Simple cleaners- You can purchase rug & upholstery cleaners like [this one] to get spots and stains out, but always remember to test out the product to make sure that the piece takes it well. Some natural things to try that work amazing are: hot water & vinegar mix, club soda, baking soda & hot water, rubbing alcohol/water/vinegar mix. Do your own research & look these up before you use them on your individual find.
Double vacuum- There are a few things you can do at home to help keep your rug clean. To get any dirt or debris out of the rug I recommend double vacuuming. Vacuum one side of the rug, then flip it over to vacuum the other side, keep flipping back and forth until you think you’ve gotten all of the debris. If you have any spills be sure to clean right away. Blot the spill with a paper towel and use a small amount of water if needed to dilute the spill, repeat until the stain is gone.
Pressure washing/outdoor washing- Not sure if you have ever watched this being done, but it’s the most satisfying thing to watch a rug get hosed off outside to see the dirt come out of it. This is a more invasive way to wash so do at your own risk, but You can get some hot soapy water [I have used dish soap] You can lay the rug out on the ground [hard surface is best] take a broom dipped in your soap and water mixture and scrub the broom with the soap mixture onto the rug. After you have scrubbed rinse out the rug and take the broom again to push the water and soap out of the rug. After you are done hang to dry in the sun.
Silver items such as antique silverware, serving items, sterling silver and more are pretty easy & shouldn’t be feared to get in there & clean. Mild detergent, lemon juice, & olive oil are all things I’ve used to clean silver with and have had great results. If you see some tarnish on these items try warm water & some mild soap first & see how that goes for you. If you need more you can bring in the olive oil or lemon juice. You can also find specific silver cleaners like [this one] if you want to purchase some.
Always wash the brass before polishing it. All you need is warm water and mild dish soap. Use a soft, damp cloth to apply the soapy water, and clean it until all debris, dust, and dirt are gone. If your piece is brass plated you are all set with cleaning!
If it is brass now you will polish it! Use a polish designed specifically for brass. Apply it according to the instructions on the bottle using a soft cleaning cloth and polish until tarnishes are gone.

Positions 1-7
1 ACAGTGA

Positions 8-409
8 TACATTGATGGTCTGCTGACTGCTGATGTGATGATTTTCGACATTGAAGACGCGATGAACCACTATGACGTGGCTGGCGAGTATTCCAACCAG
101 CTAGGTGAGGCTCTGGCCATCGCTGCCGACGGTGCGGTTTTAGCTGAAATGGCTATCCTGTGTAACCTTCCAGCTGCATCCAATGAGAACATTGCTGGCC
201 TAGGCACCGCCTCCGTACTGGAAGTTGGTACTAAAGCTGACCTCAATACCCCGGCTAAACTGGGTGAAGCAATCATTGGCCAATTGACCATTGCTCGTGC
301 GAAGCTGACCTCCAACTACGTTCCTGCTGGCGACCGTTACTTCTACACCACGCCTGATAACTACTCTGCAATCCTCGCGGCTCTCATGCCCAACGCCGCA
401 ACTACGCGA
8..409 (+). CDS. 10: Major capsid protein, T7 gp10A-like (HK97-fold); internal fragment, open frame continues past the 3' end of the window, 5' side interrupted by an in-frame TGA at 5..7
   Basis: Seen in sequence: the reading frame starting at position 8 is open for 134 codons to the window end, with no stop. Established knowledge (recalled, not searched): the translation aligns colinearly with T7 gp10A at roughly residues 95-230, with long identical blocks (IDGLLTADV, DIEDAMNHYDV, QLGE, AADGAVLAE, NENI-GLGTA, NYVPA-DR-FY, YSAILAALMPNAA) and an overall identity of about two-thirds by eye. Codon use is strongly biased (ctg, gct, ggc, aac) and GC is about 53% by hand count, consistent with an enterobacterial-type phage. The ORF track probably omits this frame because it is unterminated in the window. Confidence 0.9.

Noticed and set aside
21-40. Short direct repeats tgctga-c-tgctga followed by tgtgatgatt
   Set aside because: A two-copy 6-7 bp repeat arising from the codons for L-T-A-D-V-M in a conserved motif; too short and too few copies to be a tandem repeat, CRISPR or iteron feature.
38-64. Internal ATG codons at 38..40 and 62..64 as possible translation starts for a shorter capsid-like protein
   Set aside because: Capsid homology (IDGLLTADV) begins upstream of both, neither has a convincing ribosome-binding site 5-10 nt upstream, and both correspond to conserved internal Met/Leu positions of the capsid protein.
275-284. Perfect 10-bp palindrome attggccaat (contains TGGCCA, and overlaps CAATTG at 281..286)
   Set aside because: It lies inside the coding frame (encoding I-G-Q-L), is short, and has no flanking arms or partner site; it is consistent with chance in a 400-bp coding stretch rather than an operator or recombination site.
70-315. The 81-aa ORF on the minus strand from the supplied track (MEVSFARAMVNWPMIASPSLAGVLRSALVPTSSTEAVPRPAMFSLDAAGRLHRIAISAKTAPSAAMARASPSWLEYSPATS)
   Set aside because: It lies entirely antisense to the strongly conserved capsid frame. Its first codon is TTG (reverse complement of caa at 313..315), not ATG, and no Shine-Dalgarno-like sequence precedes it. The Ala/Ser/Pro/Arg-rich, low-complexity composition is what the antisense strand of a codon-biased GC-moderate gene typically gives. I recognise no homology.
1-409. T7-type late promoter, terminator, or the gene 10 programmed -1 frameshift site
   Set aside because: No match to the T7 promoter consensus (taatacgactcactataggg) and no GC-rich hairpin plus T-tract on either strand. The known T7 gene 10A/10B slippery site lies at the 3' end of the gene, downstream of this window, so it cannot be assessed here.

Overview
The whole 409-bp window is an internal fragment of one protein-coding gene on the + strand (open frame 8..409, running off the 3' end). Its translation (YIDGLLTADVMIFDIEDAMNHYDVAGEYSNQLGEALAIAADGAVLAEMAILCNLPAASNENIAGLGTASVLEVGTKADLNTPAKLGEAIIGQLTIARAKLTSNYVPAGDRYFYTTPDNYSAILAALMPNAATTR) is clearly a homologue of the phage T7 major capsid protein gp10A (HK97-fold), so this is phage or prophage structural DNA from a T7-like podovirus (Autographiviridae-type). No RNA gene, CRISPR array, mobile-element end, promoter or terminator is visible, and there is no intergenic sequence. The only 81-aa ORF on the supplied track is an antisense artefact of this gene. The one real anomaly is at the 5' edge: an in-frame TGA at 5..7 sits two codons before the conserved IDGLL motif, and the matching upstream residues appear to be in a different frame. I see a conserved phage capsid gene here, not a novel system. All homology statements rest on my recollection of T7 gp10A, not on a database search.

Want to make your own polish? Here’s a lemon baking soda polish! Combine the juice of half a lemon with a teaspoon of baking soda and stir until it becomes a paste. Apply the paste with a soft cloth. If the tarnish is heavy, let the piece sit with the paste on it for 30 minutes. Rinse with warm water and dry. Repeat if necessary.
Chairs, sofas, stools, & other antique upholstery finds can be wonderful additions to your home, but personally they can be the scariest. Are there bugs? Stains? Smells? Personally, upholstery items in my humble opinion should be checked over more than any of the others because it can hold a lot in that absorbent fabric. But don’t let that scare you away from buying it as they can be the best finds. Did you get a piece that you need to clean? Here are a few ideas for you:
1- Use an upholstery cleaner vacuum- I have [This one] & I love it. It’s great for if you have pets or kids who make messes on upholstery & it’s a convenient way to clean all of your upholstery.
2- You can use fabric deodorizers like [This one] to get any pet smells or other old & musty smells out.
3- You can use upholstery cleaners [like this] on rugs & upholstery. Whenever cleaning things like this remember to test it out on a small spot first!
4- There are some great natural/DIY ways to clean your upholstery as well that I highly recommend! You can use the following after doing your own research for each one:
1- 1/2 cup rubbing alcohol/ ½ cup distilled white vinegar
2- 1/2 cup club soda or carbonated water/ 1/4 cup vinegar/ 2 tablespoons dish detergent.
3- 1/2 cup water/ 2 ½ tablespoons vinegar
Antique metal will more than likely have some kind of rust on it, as always you don’t have to clean this off but if you want to I wanted to share how. To clean the rust you will need a wire brush, steel wool, an old rag, and mineral oil. For severely rusted pieces you will want to use the wire brush to scrub the item and remove the rust. Then you will go in with the steel wool and mineral oil to scrub the remaining rust off the piece. If the piece has slight rusting you can start with the steel wool and oil instead. Then your final step is to scrub with the old rag!
Test For Lead
A big concern many of you have shared with me is lead paint on antiques. Thankfully it is super easy to test the paint for lead with a Lead Test Kit. You can find Lead Test Kits at places like Amazon, Home Depot, Lowes, or your local hardware store. These are super easy to use, follow the instructions on the package, and it will tell you right away if a piece has lead paint!
I hope this helps you clean your antique finds! As you can see by the antique trunk, there are so many possibilities & hope for every antique find! If you have any other types of antiques you’d like to know how to clean let me know on Facebook or Instagram & I’ll be sure to add more to this post later. Thank you so much for stopping by the blog today and every day.